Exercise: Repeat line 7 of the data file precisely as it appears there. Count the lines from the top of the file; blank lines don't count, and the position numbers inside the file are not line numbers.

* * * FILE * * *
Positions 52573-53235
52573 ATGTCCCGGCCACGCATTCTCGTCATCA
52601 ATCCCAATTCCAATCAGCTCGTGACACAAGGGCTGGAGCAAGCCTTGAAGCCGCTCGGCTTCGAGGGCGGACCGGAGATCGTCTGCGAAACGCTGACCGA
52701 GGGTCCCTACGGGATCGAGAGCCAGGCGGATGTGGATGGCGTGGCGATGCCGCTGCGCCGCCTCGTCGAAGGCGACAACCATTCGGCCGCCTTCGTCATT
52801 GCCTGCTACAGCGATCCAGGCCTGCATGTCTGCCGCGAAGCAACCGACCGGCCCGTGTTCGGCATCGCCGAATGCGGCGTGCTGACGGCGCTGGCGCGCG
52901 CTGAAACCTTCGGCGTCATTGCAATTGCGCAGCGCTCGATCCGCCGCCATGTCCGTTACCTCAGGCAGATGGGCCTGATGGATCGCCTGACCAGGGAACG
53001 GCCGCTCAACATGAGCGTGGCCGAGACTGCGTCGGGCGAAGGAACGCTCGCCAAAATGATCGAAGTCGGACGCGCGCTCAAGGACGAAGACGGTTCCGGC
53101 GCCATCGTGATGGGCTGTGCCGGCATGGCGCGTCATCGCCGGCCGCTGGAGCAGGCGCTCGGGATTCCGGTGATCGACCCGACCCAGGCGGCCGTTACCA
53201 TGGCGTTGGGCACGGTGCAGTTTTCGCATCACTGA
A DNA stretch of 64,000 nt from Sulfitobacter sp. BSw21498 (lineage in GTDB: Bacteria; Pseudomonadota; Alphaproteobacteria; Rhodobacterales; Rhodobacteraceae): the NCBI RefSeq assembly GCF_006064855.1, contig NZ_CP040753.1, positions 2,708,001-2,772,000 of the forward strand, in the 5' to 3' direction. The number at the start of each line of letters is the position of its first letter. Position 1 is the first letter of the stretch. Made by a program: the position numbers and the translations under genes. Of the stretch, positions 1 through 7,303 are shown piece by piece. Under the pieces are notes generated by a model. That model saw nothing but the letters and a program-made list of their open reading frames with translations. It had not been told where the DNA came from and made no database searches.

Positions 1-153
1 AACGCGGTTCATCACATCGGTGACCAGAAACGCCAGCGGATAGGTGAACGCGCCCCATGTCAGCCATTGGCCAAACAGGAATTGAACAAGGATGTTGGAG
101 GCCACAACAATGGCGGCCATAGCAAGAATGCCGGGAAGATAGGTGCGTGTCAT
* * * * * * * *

53001 GCCGCTCAACATGAGCGTGGCCGAGACTGCGTCGGGCGAAGGAACGCTCGCCAAAATGATCGAAGTCGGACGCGCGCTCAAGGACGAAGACGGTTCCGGC